Dr. Adriana Renero is currently a Visiting Research Scholar in New York University, Philosophy Department, as well as an Affiliated Research Scholar in the Philosophy of Mind at the Saul Kripke Center in the City University of New York, Graduate Center. She was a Postdoctoral Research Fellow at the NYU Center for Mind, Brain, and Consciousness from 2017 to 2021. She earned a Ph.D. in Philosophy from CUNY, Graduate Center, Philosophy Program in 2017. Adriana’s research focuses on the philosophy of mind—in particular on philosophy of consciousness, introspection, the mind-body problem, the knowledge argument—and philosophy of sounds and music.

About Our Guide

Kevin Townley is a writer, filmmaker, actor, singer, and meditation instructor. His film and television work include appearances in My Super Ex-Girlfriend, Men in Black III, The Detour, and Law & Order. He has written extensively for the Waterwell theater company and for Rookie magazine. He has also led hundreds of art tours in museums across the country including the Metropolitan Museum of Art, the Art Institute of Chicago, Boston’s Museum of Fine Arts, and the Rubin Museum of Art. His first book, Look, Look, Look, Look Again: Buddhist Wisdom Reflected in 26 Artists is published by Lionheart Press and available at the Rubin Museum shop. (Members’ price: $27.39 incl. tax) www.kevintownley.nyc


Lead support for Brainwave is provided by the New York City Department of Cultural Affairs in partnership with the City Council.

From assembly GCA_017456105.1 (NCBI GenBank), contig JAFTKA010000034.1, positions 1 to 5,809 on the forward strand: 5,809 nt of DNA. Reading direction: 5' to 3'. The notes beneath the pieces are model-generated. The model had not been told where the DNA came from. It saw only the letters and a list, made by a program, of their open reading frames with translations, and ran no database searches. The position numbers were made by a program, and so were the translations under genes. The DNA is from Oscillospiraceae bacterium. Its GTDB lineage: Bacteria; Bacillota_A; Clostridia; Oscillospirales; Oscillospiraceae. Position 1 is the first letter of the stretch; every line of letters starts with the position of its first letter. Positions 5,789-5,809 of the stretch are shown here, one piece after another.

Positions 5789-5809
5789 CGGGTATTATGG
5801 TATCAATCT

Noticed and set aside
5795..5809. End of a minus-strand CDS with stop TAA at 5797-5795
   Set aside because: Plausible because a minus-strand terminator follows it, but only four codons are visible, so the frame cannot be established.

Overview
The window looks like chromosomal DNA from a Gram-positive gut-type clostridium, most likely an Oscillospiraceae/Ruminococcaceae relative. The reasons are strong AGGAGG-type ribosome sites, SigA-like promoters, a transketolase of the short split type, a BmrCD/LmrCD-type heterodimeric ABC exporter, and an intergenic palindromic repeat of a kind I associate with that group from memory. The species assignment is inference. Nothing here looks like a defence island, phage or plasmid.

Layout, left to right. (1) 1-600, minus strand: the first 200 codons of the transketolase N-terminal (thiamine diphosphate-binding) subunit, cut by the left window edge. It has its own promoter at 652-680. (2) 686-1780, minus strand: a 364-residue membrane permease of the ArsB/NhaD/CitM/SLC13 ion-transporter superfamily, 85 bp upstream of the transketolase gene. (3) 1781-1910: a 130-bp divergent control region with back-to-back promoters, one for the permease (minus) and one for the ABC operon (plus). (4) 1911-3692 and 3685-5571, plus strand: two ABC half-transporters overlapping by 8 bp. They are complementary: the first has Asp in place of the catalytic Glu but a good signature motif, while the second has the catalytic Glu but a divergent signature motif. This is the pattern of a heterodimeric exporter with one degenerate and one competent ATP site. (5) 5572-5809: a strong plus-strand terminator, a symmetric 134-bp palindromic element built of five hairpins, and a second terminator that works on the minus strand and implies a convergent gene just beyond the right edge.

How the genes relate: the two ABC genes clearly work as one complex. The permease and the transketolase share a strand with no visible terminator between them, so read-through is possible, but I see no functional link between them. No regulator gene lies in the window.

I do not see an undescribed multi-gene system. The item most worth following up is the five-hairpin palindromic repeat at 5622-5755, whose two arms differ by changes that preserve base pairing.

Additional support is provided by Cheryl Henson.

. NYC Cultural Affairs
  • Anger

When we are blinded by anger, what helps us recognize the damage our rage wreaks on both ourselves and those around us? Ex-marine Richard “Mac” McKinney developed an anger fueled by lived experiences fighting in Afghanistan post-9/11, followed by fighting PTSD with little support from the military once discharged. A screening of the short documentary Stranger at the Gate reveals how Mac’s anger nearly drove him to commit atrocities against a local Muslim population, and how the simple kindness of that very community—embodied by community leader Bibi Bahrami—transformed his anger into reverence. Emotions researcher Dr. Tracy Dennis-Tiwary explores how anger obscures the clarity of how we are all connected and need connection in order to move forward in life. They are joined by filmmaker Joshua Seftel on the power that storytelling has to heal.